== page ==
Sometimes we trust others to make decisions or give us information in an area that is supposed to be their expertise. I have since learned that it is important as a parent to be more proactive in learning all that you can, and to help your child to find the best therapists and therapy. It is important to ask questions, and seek answers. There is so much more information and support now than there was when Bill was in high school. You are fortunate, because now there are more support systems available for those who stutter and their families, more opportunities like this one, for communication and education.
After Bill graduated from high school, he went on to college. He was taking a speech class, and I recall that he had to take it a second time because he didn’t pass the first time. This was not because of his knowledge, but because of the avoidance and fear brought on by his stuttering. By then we had talked more about his stuttering, and, realizing that it would be difficult for him to complete the final assignment, I offered to contact the teacher or suggested that he do so, to see if she could offer another assignment in its place, or perhaps work with him independently. He said he would handle it.
I think that it is sometimes hard for parents, especially as your children grow, to know when to intervene and when to allow them to handle things on their own. You want so much to protect them, yet you also know that you have to encourage them to move forward and sup- port them as they do so. You want to assist them in building confidence and yet part of you, sometimes because of your own fears and lack of understand- ing, has difficulty doing so. I have also learned that sometimes children try to protect their parents by not sharing with them, so they “‘don’t worry.”
For parents of young children, you are at a good place, because you are here, and have obviously begun to question, to learn, to seek help from professionals, and support from other parents.
For children who are here, you are also in a good place, because you and your parents can make choices together and learn together as you move in a forward direction. It is so important for both parents and children to talk about their experiences, their successes as well as their concerns. Communication is essential.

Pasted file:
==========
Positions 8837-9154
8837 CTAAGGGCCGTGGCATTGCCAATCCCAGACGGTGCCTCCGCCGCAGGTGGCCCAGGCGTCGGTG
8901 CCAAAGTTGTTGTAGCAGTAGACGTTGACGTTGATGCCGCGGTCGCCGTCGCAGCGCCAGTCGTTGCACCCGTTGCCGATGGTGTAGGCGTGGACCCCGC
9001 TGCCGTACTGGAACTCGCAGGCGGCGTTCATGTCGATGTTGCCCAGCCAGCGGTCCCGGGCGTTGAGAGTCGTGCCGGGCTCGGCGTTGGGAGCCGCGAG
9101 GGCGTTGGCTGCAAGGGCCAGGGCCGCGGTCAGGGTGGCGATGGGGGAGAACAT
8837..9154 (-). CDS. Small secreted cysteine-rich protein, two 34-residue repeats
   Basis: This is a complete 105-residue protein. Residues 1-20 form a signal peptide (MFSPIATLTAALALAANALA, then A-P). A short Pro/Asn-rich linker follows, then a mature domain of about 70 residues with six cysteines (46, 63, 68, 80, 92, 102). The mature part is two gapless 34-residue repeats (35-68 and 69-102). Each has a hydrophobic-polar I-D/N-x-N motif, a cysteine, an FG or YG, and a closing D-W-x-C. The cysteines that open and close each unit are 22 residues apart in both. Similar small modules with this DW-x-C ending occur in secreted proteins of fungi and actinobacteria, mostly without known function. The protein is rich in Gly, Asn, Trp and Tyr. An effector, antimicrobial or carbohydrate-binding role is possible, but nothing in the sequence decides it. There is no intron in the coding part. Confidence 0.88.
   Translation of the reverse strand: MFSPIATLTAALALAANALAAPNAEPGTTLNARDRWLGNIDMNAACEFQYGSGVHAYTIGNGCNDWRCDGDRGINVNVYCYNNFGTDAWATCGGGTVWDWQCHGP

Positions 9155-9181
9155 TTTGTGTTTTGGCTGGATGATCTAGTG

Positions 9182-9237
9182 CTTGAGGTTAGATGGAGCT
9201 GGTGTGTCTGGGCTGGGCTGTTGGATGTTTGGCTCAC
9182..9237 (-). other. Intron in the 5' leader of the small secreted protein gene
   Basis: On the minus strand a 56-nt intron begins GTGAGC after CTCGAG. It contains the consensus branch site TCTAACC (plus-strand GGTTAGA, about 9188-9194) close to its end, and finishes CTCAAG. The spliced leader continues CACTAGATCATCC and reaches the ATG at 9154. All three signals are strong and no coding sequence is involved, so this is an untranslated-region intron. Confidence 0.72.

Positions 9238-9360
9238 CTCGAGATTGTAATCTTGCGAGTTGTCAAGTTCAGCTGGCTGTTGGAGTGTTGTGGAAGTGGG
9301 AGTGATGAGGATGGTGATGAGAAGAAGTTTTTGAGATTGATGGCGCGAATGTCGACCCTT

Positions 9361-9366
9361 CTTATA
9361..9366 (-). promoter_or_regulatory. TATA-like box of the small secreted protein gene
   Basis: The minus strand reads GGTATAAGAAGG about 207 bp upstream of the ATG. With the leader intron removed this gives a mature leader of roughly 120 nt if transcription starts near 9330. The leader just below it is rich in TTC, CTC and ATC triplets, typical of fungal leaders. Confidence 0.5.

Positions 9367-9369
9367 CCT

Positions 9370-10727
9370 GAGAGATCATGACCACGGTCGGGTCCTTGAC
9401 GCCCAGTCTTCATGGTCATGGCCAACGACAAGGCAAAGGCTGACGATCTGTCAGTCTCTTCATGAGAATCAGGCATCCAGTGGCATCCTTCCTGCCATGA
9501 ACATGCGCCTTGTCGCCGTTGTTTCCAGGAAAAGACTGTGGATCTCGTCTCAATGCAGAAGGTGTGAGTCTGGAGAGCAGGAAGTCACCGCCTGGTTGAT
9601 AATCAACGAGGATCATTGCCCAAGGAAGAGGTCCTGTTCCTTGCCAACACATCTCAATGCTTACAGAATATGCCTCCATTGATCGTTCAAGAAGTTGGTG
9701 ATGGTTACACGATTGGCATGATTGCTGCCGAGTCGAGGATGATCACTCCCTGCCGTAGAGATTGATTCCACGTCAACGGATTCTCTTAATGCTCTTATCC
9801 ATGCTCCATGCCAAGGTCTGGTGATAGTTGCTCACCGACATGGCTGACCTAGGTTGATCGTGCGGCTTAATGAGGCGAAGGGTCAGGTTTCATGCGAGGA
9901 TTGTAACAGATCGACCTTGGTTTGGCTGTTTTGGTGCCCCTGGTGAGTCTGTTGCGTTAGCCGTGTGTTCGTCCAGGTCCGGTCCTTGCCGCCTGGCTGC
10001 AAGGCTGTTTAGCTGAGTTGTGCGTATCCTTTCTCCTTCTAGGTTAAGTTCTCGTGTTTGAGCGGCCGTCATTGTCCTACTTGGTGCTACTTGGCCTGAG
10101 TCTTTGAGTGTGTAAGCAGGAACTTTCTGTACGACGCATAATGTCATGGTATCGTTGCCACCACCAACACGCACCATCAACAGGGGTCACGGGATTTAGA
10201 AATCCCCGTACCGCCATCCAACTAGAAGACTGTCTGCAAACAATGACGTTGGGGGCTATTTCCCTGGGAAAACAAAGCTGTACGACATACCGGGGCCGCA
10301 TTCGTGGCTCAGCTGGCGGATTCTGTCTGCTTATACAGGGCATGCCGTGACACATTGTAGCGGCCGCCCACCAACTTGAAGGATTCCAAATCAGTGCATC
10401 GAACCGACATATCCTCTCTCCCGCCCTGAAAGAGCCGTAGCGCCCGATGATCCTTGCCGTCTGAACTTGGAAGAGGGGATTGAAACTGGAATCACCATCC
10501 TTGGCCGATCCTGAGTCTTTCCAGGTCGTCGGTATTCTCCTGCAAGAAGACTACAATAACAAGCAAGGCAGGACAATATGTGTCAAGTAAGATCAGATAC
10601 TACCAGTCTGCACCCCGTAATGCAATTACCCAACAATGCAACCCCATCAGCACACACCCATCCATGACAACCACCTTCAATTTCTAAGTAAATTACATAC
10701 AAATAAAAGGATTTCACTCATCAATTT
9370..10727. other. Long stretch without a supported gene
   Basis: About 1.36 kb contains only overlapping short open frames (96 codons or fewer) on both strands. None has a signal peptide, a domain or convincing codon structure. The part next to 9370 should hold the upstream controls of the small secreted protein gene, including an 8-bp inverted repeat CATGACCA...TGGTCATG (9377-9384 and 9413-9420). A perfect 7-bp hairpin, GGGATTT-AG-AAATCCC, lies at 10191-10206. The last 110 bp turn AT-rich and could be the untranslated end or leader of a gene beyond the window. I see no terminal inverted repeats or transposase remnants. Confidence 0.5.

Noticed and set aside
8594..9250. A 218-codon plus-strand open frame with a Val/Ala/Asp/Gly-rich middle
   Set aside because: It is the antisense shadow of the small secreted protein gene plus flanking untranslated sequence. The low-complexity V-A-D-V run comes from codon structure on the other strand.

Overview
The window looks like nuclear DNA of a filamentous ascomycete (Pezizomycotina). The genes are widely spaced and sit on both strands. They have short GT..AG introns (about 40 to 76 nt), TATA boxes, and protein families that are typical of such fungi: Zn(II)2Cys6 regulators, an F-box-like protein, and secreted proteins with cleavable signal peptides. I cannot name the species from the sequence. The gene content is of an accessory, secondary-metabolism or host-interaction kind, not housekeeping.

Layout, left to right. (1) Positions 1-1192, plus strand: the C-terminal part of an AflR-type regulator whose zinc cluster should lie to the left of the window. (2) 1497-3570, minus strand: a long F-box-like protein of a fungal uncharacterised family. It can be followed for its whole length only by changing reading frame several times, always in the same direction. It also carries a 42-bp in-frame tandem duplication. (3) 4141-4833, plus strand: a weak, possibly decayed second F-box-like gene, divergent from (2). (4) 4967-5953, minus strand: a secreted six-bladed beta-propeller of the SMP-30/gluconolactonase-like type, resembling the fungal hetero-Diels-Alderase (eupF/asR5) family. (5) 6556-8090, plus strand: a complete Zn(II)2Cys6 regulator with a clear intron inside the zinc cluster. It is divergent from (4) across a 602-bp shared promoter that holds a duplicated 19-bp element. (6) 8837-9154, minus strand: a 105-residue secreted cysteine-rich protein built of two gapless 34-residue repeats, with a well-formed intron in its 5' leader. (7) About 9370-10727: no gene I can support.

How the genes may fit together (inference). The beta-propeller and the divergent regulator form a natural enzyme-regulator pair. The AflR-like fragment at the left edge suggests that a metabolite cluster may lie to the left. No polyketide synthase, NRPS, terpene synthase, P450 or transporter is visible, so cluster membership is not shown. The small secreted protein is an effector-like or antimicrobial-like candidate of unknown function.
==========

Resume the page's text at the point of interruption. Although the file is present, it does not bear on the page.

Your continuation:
Above all, I have learned that the most important factor is acceptance, both self acceptance and acceptance by parents, family members, and friends, letting you know that it is okay to stutter. It is important to realize that fluency is not the answer, but rather success in the ability to communicate and building confidence in doing so.
For my son, Bill, I think that is what changed every thing for him: acceptance. Through his experiences with the SSMP and Friends, he met people who believed in him, and encouraged him to believe in himself.
Previously, he had researched and tried several types of therapy, but I think what worked for him was one that encouraged him to accept his stuttering and not deny, hide or fight it. He gave himself permission to be and to see the wonderful person he truly is, freedom to be himself, and to fully express his thoughts, ideas and feelings.
I am so proud of Bill, and all that he has accomplished. He continues to teach me so much. I truly believe now, that this was his path, his journey to where he is today. As he continues on his journey, as he follows his heart, I know that he will undoubtedly make a positive difference in the lives of so many others.
Editor’s Note: Bill Shannon is a VERY supportive member of FRIENDS and is now studying to be an SLP.
This article is from Reaching Out, June 2004